NEW HAVEN — Gailya Brown can’t contain her enthusiasm. It bubbles out of her as she breaks into a joyous dance.
It’s hard to believe the life she lived before she found the fellowship in the Imani Breakthrough program at Varick Memorial AME Zion Church, 242 Dixwell Ave.
“I did drugs. I did everything around the corner. … I drank, I raised hell … I was on the street, I was homeless a couple times. I was in every one of those shoes.”
That’s not the Gailya Brown you’ll meet today. Now, the love and joy spring from one source: God.
“When he come bubbling through your stomach and out your heart, you feel it,” she said.
Brown was in the first group of 25 who met at Varick for 12 weeks in a program that uses the power of spirituality to help people conquer their addictions to alcohol and other drugs.
Supported by the state Department of Mental Health and Addiction Services and the Psychiatry Department of the Yale School of Medicine, Imani Breakthrough (“Imani” means “faith” in Swahili) was focused on the black community through the churches that are the spiritual rock for many African Americans. It was so popular that the second session, which began recently, was increased to 40 participants.
The program also is held at three other primarily African-American churches in Connecticut — in Bridgeport, Hartford and Waterbury.
“The reason they chose us to do this program is people feel more protected or they let their guard down coming to a house of worship and where they feel like they’re not being judged,” said Sylvia Cooper, one of the lead facilitators at Varick.
“The ultimate goal is for people to get in treatment or for those who are in treatment to continue on with their treatment,” she said.
Imani Breakthrough is open to anyone who wants to be free of addiction.
“Some are currently using and they may be those who are prior users who just want to stay clean,” Cooper said.
For some, the weekly meetings in the church basement may be their last hope. “They’ve been estranged from their family … and they want to be engaged with their family members,” Cooper said.
While the group members come from all walks of life, and range in age from 18 to 65, by the second week strong bonds are forming among the participants. “We don’t treat and teach,” Cooper said. “It’s an environment of a safe haven. A lot of folks are homeless. … They’re looking for employment skills and some are highly functioning. They have jobs [and families] and they’re just looking for coping skills.”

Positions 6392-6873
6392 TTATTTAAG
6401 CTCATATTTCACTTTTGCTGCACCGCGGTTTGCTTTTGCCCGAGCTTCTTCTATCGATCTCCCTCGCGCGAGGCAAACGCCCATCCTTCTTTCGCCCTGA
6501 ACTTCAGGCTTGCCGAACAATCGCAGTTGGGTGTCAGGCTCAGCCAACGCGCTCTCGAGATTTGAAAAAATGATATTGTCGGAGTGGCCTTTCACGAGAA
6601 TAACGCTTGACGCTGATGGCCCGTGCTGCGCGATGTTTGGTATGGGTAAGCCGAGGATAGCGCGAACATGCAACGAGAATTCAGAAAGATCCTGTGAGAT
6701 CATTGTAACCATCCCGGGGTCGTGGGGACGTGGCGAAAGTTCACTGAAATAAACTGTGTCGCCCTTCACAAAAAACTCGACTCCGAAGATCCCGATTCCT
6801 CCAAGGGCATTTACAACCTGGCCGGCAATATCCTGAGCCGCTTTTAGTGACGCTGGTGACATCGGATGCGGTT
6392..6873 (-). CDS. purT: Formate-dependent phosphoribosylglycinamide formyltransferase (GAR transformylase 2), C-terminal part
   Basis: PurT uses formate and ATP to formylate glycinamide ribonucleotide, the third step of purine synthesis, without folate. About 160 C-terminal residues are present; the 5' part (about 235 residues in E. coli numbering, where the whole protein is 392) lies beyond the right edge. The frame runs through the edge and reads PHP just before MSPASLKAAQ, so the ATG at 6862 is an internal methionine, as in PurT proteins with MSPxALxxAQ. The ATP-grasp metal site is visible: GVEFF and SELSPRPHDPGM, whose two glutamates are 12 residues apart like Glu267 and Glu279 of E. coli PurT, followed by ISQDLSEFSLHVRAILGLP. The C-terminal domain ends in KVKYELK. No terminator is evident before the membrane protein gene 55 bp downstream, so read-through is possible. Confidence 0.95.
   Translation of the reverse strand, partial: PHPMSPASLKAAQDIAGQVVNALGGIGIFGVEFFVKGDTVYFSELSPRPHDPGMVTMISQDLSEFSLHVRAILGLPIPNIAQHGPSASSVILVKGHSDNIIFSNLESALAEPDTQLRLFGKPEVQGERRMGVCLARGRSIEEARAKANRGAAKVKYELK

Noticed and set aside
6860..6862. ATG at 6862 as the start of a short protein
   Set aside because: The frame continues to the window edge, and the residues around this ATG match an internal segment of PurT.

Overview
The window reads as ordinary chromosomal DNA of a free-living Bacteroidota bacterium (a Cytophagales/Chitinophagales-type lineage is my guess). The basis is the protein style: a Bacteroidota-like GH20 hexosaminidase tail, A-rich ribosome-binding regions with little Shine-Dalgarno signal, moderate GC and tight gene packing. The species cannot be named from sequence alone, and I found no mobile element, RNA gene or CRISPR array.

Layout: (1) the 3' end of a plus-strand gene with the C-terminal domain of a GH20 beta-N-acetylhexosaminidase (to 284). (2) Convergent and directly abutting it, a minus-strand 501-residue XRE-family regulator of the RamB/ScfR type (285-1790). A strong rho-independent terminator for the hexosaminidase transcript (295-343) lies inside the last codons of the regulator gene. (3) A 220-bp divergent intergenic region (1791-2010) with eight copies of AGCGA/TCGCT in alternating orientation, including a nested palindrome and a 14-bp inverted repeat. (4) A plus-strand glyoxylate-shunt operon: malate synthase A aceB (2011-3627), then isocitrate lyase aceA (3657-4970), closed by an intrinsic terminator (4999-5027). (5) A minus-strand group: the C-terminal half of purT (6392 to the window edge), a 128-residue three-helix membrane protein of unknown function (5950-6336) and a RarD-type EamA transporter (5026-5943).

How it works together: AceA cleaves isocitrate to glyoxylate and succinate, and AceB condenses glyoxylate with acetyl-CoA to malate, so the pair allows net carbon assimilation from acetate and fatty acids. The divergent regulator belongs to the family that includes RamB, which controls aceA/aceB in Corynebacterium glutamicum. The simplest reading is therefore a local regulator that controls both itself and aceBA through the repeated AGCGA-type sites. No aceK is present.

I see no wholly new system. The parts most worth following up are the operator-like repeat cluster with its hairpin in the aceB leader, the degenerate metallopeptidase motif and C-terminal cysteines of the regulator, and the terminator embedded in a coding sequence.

Brown is a member of another church but spends much of her time at Varick each week volunteering in the soup kitchen and food pantry.
“I love people and I love taking care of people so this is my home,” she said.
She laughs with fellow group member Michael Willoughby about the incidents and things that were said during the weekly meetings. “It helped me a lot because a lot of stuff that was going on with me … all our stories were similar together.
“I started telling stories about how I was abused when I was young and growing up with the bottle,” Brown said.
She also was involved in a bus accident four years ago and has been treated for anxiety. She said she stopped drinking 12 years ago.
“This was my first therapy with meeting everybody and all of us sharing. … It was relief. We all shared; we cried; we prayed.”
The program is based on “eight dimensions of wellness,” Cooper said: emotional, health, occupational, financial, spiritual, wellness, intellectual and physical, and focus on “the five R’s”: roles, resources, responsibilities, relationships and rights. There is a $10 stipend given each meeting to help with transportation and other needs and participants share a meal. The 12-week program is followed by weekly follow-up check-ins with coaches.
Meetings start out with candlelight and silence. “We basically calm the room by being silent,” Cooper said. “Just calming the room by listening … just trying to home in on peace and silence.”
Then they might talk about how they would deal with a negative person if they had to return something to the grocery store. “People are like, ‘Wow!’ because they can’t get anywhere yelling and acting unseemly,” she said. “People can hear me more if I self-advocate and communicate. I can get what I need.”
“Each week we had a different topic that we talked about and worked on,” Willoughby said. “But the main thing was about us advocating for ourselves, opening our mouths and getting the help we needed.”